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Turkey's Tourist Industry Collapses as 1,300 Hotels Go on Sale

© Sputnik / Vladimir Vyatkin / Go to the mediabankA beach in Antalya.
A beach in Antalya. - Sputnik International
Some 1,300 hotels have been put up for sale in various Turkish resorts as economic problems, terrorist attacks and the crisis in relations with Russia are felt in the tourist sector, Turkish media reported Monday.

A woman takes photographs in front of the New Mosque by the Bosphorus strait in Istanbul, Turkey January 12, 2016 - Sputnik International
Kaput? Turkish Tourism Faces Collapse as Russians, Germans Leave
MOSCOW (Sputnik) — With over 400 hotels for sale in the tourist capital Antalya, Turkey's tourist industry has descended into one of its worst crises in history after the number of Russian tourists visiting the country dwindled and increasing terrorist attacks left the country's security weakened, the Turkish Zaman newspaper reported.

Turkey is facing a shortfall of nearly 4.5 million Russian tourists this year, causing Turkey's tourism industry to miss out on some $4.5 billion in lost revenues, according to Aegean Touristic Enterprises and Lodging Association (ETHICS) Chairman Mehmet Isler, as quoted by the newspaper.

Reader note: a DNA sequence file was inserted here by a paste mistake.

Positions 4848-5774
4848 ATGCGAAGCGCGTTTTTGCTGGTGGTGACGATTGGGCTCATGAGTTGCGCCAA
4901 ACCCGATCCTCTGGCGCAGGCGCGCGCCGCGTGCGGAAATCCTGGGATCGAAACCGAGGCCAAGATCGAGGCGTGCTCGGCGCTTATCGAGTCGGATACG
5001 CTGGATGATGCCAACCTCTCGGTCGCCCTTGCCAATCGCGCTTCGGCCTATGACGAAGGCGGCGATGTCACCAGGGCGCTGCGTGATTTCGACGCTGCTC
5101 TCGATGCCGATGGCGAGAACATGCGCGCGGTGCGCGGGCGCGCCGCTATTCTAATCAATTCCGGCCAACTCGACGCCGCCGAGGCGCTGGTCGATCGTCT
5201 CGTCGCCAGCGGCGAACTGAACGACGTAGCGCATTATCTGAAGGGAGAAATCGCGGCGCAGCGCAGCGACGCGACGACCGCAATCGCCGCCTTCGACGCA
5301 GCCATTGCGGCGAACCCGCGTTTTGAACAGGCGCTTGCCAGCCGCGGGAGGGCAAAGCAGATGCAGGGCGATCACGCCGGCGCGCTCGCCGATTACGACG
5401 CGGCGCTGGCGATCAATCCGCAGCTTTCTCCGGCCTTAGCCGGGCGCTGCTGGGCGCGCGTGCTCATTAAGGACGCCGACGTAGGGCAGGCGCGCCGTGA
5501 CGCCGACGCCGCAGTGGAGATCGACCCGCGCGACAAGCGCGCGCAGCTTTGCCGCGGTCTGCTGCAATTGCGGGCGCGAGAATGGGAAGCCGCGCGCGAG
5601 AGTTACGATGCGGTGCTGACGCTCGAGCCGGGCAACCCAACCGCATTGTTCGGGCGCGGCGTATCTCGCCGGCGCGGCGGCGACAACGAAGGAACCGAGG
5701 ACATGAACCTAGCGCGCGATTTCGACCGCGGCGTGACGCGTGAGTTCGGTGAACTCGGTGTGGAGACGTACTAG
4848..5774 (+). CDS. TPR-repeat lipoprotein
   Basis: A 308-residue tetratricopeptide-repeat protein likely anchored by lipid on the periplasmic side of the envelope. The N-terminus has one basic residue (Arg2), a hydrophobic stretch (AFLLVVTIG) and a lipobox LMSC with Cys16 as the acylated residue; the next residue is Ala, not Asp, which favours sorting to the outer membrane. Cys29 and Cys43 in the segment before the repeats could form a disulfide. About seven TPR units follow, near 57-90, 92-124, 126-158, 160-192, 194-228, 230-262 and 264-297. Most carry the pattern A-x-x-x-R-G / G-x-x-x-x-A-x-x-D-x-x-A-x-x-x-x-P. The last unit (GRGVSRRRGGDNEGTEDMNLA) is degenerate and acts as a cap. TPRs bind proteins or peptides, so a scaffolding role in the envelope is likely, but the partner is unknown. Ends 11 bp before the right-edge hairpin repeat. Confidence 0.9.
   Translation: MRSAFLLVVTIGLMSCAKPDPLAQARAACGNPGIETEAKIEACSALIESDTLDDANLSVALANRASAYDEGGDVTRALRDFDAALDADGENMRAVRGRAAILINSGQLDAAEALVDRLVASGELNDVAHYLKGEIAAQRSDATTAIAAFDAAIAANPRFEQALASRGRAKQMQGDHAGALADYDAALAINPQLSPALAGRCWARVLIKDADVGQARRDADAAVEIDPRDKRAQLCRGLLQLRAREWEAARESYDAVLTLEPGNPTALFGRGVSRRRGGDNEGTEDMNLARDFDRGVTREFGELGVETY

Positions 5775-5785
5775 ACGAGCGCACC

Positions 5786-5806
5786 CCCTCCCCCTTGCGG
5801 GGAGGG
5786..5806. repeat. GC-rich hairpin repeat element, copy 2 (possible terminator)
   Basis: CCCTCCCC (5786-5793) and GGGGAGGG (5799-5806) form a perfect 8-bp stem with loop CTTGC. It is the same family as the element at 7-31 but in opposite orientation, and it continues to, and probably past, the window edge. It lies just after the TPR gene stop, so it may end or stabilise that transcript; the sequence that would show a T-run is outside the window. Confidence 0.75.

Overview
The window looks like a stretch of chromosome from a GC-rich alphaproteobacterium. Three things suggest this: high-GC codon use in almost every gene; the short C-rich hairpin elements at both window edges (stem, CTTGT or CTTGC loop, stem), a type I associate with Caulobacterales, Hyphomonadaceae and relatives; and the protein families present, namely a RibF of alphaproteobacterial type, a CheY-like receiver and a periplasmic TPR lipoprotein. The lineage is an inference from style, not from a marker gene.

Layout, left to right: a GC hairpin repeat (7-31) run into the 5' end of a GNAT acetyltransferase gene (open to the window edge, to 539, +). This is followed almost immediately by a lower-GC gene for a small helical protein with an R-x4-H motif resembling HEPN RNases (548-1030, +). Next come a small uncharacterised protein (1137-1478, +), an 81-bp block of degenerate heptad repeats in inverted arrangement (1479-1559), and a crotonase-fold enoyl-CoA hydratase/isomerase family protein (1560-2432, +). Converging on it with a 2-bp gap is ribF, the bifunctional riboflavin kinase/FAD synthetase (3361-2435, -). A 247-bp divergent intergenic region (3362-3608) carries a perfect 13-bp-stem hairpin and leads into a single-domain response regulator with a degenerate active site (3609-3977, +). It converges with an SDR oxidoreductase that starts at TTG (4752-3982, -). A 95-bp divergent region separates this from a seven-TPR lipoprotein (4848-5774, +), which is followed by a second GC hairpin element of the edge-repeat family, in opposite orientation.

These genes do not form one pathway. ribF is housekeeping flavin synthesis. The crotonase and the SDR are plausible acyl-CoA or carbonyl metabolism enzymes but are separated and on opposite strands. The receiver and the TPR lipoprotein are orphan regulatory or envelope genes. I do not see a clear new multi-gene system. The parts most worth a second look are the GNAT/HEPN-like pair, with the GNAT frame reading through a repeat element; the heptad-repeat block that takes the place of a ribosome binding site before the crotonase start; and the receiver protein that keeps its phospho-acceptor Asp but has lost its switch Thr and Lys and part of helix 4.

European tourists, mainly from Germany, have changed their preferences to Greek resorts, he added, citing the "propaganda" of the recent terrorist attacks in Turkey as covered by the European media as the reason for this trend.

Russia’s First Deputy Prime Minister Igor Shuvalov - Sputnik International
Russia Bans Tourism, Charter Flights to Turkey
A large number of hotels and companies operating in the tourist sector face mounting debt problems, with the fallout from the Russian Su-24 incident driving hotel owners to sell their property, real estate agent Ismail Ozer said, according to the report.

Relations between Ankara and Moscow deteriorated after Turkey downed a Russian Su-24 jet, which was deployed in an anti-terrorist operation in Syria, over an alleged violation of Turkish airspace on November 24. Moscow refuted the claims of an airspace violation and imposed anti-Turkish economic measures, which included a ban on the sale of Turkish tour-packages.

In early January, an explosion occurred on a central square in Istanbul’s historical city center. At least 10 German tourists were killed, while 17 people were injured. In October 2015, twin blasts rocked Turkey's capital Ankara, killing over 100 people and injuring over 400. The attack has been linked to Islamist terrorist groups.

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